Knapsack Packing 101
by Ken Gough

A good number of members of the 64th have started carrying knapsacks over the last year. This is good as the current thinking is that knapsacks were carried in the field all through the war almost as commonly as bedrolls.

As the 1st Illinois Battalion has now standardized the method of packing them we should start packing ours to match. In this way the overall look of the Battalion will be maintained.

Just about everyone has picked up a 53/55 model soft pack so this is what we will discuss here. Those of you with other types will have to make some minor adjustments to the directions given here.

There are four parts of the pack that are used for storage;

  • The Box – This is the section with four flaps that rests against your back.

  • The Envelope – This section closes with two tape ties and rests against the box when the pack is packed.

  • The Fold – This is the space between the Box and the Envelope when the pack is packed.

  • The Top – Where a blanket is commonly rolled and secured with straps.

Start with the Box. First fold smoothly any clothes you wish to carry. Smoothly is the key as what you put in hear first is what will rest against your back all day. Next put in your shelter half, guy rope and three, or four, depending on your model, tent pegs. Put the pegs towards the top of the pack so they won’t dig into your lower back. Those of you with heavy canvas tents may have to pass on this. Some of those tents may not fit into the pack. Last comes your blanket. Take your time learning how to fold your blanket to fit in the Box. It should fill it completely side to side, top to bottom. Press everything down and fasten up the straps. The Box should now look like a box with squared up sides and corners. If it doesn’t then keep trying, without a good shape here nothing else you do will give the pack a good firm look, not to mention riding comfortably after a couple hours march.

The Envelope is where you are to keep any dry rations that won’t fit into the haversack. This is mainly the hardtack and maybe coffee. If you’ve ever tried to pack a full three days rations into the haversack, it can’t be done. Most guys use this space for personal items but have a care. It’s easy to fill this space up with books, photo’s, and games, until there’s no room for the food. I know you want to show these things off to the public during inspection but get together with your pards so when the spectators come down the line everyone doesn’t have the same thing on display. How many decks of period cards will they want to look at?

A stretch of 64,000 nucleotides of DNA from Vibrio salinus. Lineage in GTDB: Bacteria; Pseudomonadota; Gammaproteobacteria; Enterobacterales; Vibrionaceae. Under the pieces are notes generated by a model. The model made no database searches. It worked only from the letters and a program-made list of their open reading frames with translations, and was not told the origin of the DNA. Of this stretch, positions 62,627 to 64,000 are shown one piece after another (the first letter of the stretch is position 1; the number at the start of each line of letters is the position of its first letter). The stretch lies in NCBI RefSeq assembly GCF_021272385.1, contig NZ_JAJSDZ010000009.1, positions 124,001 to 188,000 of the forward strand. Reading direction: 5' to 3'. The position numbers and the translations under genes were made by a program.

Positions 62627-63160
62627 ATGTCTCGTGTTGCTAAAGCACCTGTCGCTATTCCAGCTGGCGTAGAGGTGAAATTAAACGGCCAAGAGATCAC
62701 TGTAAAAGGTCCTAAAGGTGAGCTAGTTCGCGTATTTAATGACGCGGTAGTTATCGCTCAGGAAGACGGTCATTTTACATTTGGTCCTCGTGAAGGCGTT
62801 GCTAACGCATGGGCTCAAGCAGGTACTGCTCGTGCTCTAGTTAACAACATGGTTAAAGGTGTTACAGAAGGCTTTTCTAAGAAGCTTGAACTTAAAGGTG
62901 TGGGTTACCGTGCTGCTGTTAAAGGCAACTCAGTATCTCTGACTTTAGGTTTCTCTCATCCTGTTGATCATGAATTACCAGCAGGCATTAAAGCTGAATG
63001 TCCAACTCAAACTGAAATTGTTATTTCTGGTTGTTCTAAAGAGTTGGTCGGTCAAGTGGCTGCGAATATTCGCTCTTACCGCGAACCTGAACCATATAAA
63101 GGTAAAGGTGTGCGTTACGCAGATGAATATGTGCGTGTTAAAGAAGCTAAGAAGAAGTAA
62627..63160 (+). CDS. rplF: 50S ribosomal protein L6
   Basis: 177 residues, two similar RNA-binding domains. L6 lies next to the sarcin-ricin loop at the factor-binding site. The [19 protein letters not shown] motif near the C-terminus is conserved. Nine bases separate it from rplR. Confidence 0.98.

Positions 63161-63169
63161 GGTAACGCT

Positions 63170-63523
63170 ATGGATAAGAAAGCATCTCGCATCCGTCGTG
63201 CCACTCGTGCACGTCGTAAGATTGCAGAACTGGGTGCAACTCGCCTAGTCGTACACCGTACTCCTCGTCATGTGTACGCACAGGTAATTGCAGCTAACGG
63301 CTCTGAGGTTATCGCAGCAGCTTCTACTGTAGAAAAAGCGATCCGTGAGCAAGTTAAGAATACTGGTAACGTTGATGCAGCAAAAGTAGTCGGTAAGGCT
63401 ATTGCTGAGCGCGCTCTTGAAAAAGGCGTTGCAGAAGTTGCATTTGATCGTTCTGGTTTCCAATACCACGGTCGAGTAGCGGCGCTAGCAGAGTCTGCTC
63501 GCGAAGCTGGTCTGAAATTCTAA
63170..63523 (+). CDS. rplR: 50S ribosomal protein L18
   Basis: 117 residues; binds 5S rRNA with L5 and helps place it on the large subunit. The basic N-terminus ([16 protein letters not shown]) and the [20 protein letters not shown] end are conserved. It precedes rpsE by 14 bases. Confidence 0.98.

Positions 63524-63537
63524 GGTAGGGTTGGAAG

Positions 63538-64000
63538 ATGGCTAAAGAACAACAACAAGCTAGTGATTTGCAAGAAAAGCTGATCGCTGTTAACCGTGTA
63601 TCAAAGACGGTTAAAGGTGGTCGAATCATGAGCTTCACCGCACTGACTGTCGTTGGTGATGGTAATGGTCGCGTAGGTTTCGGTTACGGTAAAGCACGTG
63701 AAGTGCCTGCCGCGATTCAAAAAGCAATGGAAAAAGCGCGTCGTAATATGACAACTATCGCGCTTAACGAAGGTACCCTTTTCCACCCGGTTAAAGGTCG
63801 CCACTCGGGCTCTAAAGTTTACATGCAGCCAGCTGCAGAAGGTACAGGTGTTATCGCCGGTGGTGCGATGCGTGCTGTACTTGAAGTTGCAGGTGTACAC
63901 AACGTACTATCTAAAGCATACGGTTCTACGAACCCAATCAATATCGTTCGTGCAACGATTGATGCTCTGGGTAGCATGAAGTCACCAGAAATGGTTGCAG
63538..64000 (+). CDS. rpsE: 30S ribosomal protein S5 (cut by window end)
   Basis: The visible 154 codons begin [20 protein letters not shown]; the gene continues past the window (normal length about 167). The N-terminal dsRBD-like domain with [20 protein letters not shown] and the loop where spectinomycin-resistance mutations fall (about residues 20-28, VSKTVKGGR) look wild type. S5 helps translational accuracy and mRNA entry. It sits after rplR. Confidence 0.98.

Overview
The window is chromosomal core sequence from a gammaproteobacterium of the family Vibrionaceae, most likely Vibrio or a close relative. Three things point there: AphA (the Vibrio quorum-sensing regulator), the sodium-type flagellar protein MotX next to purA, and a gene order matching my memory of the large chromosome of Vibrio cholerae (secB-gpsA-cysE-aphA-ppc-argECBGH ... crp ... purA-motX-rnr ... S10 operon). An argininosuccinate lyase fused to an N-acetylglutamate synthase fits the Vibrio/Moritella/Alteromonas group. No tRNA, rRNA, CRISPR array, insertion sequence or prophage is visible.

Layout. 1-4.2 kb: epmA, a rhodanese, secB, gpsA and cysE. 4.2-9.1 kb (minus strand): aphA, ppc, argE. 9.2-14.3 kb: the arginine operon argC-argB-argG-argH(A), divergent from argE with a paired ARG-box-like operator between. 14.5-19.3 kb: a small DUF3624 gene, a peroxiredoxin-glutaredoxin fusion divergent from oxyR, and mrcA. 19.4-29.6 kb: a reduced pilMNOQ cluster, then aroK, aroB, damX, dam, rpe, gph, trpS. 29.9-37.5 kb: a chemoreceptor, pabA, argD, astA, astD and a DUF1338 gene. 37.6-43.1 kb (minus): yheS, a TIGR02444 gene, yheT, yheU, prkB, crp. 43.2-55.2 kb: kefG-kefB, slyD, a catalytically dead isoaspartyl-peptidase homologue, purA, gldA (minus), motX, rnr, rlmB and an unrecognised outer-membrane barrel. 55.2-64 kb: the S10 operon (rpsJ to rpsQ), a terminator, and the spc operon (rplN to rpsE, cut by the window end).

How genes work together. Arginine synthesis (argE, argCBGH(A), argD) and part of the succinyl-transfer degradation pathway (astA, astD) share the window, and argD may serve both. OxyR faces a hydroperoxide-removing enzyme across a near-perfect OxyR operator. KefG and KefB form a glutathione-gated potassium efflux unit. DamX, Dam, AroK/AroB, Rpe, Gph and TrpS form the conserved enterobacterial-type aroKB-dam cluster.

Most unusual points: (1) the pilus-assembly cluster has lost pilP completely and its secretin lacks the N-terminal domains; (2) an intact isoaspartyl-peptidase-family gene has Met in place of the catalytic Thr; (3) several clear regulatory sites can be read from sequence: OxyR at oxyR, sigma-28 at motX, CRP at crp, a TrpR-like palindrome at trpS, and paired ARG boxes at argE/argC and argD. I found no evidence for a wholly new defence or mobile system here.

Your Gum Blanket is folded and put in the fold and the pack is buckled up tight. You will see why the first time it starts raining during a march. Just reach around and pull your poncho out the side of your pack and put it on. With cooperation this can be done on the march without stopping.

The Top of your pack is where your overcoat is to go. Most guys think this is for the blanket but its not. In fact the straps for the top of the pack weren’t issued with the pack but came with the overcoat. This is not to say that blankets weren’t stowed up there, they were, and during cold weather we do it as well but don’t get into the habit of placing your blanket on top in lieu of inside. Keep in mind, on top means it gets wet right away in any kind of rain, inside and it will stay dry in all but a heavy rain.

For those of us just looking for something to do this winter, practice packing your pack the right way until it’s second nature might be a good way to pass an afternoon.






Welcome Letter
from the Unit President

Unit History

by Members of the 64th

Events Calendar

Photo Gallery of today's 64th

The Recruiter's Tent